Wednesday, February 08, 2006

Is our government learning?


Thomas Lehrman, a political appointee who heads the new office of Weapons of Mass Destruction Terrorism, advertised outside the State Department to fill jobs in his office. In an e-mail to universities and research centers, a copy of which was obtained by Knight Ridder, he listed loyalty to Bush and Rice's priorities as a qualification.

Lehrman reportedly recalled the e-mail after it was pointed out that such loyalty tests are improper.
Seems things are not going so well at Foggy Bottom.

State Department officials appointed by President Bush have sidelined key career weapons experts and replaced them with less experienced political operatives who share the White House and Pentagon's distrust of international negotiations and treaties.

The reorganization of the department's arms control and international security bureaus was intended to help it better deal with 21st-century threats. Instead, it's thrown the agency into turmoil and produced an exodus of experts with decades of experience in nuclear arms, chemical weapons and related matters, according to 11 current and former officials and documents obtained by Knight Ridder.

The reorganization was conducted largely in secret by a panel of four political appointees. A career expert was allowed to join the group only after most decisions had been made. Its work was overseen by Frederick Fleitz, a CIA officer who was detailed to the State Department as senior adviser to former Undersecretary of State John Bolton, a critic of arms agreements and international organizations.
"The process has been gravely flawed from the outset, and smacks plainly of a political vendetta against career Foreign Service and Civil Service (personnel) by political appointees," a group of employees told Undersecretary of State for Management Henrietta Fore on Dec. 9, according to notes prepared for the meeting.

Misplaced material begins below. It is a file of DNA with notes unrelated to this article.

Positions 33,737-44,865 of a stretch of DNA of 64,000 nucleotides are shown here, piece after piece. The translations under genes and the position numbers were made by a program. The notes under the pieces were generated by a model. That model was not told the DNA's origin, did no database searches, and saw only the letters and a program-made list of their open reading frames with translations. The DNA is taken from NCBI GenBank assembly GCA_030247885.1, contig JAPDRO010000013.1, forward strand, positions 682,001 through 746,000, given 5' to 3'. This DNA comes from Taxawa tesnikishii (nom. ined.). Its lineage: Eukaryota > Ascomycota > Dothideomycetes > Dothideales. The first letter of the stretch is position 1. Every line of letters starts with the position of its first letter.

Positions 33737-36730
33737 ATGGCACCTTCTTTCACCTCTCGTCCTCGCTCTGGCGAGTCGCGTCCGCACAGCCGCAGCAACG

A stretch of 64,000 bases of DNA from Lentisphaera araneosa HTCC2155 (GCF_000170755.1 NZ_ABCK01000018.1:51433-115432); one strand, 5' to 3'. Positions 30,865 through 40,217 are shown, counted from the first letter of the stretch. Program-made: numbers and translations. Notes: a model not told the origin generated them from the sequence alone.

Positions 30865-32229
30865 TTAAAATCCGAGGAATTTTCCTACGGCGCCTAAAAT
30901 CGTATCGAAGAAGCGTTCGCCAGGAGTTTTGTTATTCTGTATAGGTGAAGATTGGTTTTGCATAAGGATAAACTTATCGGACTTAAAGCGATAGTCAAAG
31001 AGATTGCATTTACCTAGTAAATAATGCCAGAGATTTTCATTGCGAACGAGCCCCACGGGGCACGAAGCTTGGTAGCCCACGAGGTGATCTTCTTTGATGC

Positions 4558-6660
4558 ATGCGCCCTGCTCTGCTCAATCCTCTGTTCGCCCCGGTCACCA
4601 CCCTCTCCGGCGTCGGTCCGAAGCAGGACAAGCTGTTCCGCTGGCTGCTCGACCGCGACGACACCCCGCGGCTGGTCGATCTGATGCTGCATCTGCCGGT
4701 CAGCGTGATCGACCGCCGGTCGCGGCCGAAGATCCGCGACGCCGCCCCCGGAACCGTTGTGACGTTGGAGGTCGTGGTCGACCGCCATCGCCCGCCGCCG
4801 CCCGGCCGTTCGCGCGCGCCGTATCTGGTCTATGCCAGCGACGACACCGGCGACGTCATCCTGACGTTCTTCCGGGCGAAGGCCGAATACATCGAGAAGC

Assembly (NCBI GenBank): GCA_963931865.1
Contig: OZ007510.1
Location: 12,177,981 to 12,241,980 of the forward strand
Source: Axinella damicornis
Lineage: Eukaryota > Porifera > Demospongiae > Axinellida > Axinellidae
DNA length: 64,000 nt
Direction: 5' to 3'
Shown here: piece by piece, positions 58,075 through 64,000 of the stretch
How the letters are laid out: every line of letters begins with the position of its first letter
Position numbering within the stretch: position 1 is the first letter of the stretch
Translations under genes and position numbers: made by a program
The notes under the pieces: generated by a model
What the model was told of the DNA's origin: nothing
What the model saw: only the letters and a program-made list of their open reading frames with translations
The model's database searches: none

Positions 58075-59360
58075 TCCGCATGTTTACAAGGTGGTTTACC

A dozen State Department employees delivered a rare written dissent to Fore and W. Robert Pearson, the director general of the Foreign Service, on Oct. 11. Some also sought, but failed to get, a stay from the Justice Department to stop the plan.
And if this all seems terribly familiar; well, it should:

In one corner are specialists who argue that negotiated arms agreements help U.S. security; in the other are those who argue that the United States should rely mostly on the threat of force, sanctions and other unilateral steps to curb the spread of dangerous weapons and maintain a credible deterrent against an attack.

When she announced the reorganization, Rice declared that more than deterrence and arms control treaties are necessary to safeguard America. "We must also go on the offensive against outlaw scientists, black-market arms dealers and rogue state proliferators," she said.

Bush has demanded maximum presidential flexibility on national security matters, avoiding major new arms treaties and pushing the limits of executive power on issues from domestic eavesdropping to the treatment of terrorism suspects.
In other words, the Shrub who would be king, would still like to be king. And he really wants his subjects to be loyal to him.

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